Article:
If you tried to get anywhere in the vicinity of the south-west area of Montreal last weekend you are probably all too aware of the old concept of needing to break a few eggs to make an omelette. The much-needed revamping – reramping? – of the Turcot Interchange involves several temporary road closures, some long-term, some short, no doubt all leading to a few significant doses of traffic hell.
Last Saturday as I approached from the east an intersection near the work, I could see the line of cars traveling in the opposite direction that had been rerouted while work was carried out. As I sailed past I was sure the cars were backed up to about Ontario.
There was a time when a particularly busy intersection warranted the presence of a traffic cop. Clad in regular uniform with the addition of a whistle and bright white gloves that were visible from blocks away, these officers parked their motorcycles by the curb, stood smack at the junction of the two streets and directed traffic to ease the movement of cars. Some were flamboyant, outgoing sorts flailing their arms about like Bugs Bunny conducting an orchestra while others resembled Rudolf Nureyev, stretching and bending gracefully. Some who appeared to not enjoy the job quite as much as their colleagues relied on merely pointing at drivers to keep things flowing.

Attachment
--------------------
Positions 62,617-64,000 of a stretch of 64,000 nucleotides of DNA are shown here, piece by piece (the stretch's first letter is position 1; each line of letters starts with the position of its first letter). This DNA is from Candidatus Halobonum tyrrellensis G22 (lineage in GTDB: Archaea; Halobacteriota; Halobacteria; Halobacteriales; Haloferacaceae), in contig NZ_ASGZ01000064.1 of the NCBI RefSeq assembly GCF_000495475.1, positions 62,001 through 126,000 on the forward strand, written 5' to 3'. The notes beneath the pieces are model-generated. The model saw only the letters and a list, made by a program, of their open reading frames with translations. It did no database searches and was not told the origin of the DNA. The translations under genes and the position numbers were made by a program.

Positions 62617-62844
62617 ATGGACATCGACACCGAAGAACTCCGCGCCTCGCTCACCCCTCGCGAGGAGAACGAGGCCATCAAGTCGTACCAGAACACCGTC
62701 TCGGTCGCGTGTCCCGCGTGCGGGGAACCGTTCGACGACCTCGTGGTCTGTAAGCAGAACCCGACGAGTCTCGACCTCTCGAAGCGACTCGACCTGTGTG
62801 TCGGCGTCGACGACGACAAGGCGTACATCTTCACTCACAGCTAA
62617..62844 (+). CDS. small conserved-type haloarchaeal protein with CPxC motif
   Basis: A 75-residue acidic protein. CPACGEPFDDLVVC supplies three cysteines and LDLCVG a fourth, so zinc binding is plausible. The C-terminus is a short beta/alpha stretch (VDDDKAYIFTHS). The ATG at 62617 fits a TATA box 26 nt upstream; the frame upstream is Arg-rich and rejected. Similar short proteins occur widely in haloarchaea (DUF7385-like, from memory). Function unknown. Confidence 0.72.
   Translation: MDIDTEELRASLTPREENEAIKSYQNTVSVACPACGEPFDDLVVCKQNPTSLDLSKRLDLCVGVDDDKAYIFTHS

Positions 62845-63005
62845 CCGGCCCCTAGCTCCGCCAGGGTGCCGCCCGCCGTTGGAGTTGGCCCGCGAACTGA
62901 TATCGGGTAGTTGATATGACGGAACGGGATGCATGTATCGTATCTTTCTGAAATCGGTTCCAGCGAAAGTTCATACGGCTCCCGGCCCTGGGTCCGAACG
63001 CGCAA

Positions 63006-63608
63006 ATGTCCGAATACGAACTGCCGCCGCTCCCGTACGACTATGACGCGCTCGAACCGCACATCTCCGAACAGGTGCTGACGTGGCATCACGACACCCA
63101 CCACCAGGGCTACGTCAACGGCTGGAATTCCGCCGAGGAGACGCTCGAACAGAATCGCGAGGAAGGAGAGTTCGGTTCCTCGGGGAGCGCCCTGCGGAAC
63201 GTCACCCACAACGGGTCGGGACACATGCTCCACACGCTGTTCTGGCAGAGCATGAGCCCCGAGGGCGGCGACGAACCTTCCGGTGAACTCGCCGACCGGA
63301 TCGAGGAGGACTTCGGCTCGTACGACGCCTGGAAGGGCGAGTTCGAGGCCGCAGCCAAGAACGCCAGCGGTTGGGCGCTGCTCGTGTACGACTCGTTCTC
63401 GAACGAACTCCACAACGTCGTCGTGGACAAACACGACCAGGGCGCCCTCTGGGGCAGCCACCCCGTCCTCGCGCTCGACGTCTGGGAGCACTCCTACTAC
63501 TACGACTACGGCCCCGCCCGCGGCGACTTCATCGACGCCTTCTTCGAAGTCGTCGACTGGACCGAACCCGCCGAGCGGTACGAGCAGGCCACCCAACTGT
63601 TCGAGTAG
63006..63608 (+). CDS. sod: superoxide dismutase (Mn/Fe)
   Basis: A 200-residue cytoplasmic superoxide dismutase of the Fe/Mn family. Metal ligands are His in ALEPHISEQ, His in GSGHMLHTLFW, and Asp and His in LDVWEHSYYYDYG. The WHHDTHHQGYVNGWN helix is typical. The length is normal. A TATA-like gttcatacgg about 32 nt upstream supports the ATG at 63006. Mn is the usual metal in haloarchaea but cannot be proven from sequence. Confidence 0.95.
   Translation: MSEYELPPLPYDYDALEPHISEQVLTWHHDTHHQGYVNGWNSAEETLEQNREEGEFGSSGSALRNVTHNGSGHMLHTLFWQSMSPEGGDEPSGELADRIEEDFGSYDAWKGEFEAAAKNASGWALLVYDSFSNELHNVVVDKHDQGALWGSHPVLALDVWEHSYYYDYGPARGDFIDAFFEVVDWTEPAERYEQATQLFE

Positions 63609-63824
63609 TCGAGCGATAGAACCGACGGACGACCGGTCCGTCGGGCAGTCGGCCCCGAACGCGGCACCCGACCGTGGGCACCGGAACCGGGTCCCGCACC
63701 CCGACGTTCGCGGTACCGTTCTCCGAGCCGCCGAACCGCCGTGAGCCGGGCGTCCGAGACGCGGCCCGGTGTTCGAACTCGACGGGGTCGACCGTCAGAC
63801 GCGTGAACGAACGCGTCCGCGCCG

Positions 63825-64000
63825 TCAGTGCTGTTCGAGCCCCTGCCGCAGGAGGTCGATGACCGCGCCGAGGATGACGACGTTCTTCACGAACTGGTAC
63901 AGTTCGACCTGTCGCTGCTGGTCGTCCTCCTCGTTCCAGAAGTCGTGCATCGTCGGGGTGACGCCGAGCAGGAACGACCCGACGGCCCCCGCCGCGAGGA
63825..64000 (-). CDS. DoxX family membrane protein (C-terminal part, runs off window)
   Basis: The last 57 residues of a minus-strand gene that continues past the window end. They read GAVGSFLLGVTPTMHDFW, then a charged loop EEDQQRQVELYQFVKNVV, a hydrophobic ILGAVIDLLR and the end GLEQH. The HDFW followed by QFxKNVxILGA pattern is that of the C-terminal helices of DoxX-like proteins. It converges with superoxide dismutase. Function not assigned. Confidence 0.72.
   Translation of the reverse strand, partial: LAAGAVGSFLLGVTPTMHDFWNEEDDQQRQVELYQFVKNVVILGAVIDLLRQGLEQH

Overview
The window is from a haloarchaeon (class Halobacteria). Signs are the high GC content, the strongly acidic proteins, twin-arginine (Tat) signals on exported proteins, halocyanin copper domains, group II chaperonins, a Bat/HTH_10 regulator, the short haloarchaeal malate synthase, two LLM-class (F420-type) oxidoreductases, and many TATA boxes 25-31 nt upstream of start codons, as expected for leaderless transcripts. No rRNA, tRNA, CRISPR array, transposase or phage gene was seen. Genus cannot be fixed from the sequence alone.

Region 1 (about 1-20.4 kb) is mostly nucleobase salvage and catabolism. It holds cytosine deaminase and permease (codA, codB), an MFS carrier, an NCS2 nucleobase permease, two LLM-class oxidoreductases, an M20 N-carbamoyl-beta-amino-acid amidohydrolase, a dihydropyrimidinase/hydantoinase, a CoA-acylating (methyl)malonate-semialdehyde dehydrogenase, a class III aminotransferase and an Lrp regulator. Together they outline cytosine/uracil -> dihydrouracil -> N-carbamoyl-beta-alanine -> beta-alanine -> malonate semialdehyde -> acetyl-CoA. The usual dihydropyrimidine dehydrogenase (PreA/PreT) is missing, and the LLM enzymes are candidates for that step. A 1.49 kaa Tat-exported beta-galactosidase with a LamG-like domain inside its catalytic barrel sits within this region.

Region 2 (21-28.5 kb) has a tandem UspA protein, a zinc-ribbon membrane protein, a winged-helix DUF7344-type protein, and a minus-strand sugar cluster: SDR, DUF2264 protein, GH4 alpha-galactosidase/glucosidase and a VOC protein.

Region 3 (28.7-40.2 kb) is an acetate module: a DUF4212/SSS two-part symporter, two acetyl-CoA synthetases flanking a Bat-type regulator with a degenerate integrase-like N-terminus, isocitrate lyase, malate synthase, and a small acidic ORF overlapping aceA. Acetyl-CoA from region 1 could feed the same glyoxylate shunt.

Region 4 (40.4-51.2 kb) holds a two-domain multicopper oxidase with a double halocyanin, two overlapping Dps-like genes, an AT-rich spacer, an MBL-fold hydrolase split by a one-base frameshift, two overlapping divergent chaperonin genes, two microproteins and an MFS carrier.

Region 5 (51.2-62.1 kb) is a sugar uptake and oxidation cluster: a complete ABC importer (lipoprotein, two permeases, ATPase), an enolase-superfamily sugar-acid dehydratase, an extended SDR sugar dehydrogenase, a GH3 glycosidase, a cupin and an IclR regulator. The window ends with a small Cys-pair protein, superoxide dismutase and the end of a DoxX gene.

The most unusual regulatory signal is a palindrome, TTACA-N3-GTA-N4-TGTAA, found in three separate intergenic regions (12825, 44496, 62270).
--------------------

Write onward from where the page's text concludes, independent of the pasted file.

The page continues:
Rain or shine, cold or suffering on the heat-soaked asphalt, these men, and a few women, proudly did their best to get motorists to their destinations as quickly and safely as possible. Many worked for years at the same spot becoming known to the daily drivers. At Christmas or retirement they could be seen standing amid small gifts and tokens of appreciation.
There are still cops who handle busy intersections when needed. There was a suggestion that non-police could handle this task, but the union won’t give it up as the job entails overtime to the tune of $62 an hour. In yet another example of how technology has erased the personal touch, today’s officers park their cars on the sidewalk, lest they exacerbate the congestion, and take control of the actual traffic lights. Currently dressed in red baseball caps, Kevlar vests and camo pants (in protest, contract troubles with the city), using what look from a distance very much like old wired television remote controls, the cops manually determine the best sequence for the traffic lights. All is done from the sidewalk, no waving or whistling, no panache or contact with drivers.
I imagine the result is the same as the old-time traffic conductors, but the current traffic facilitators are far less entertaining for those of us waiting.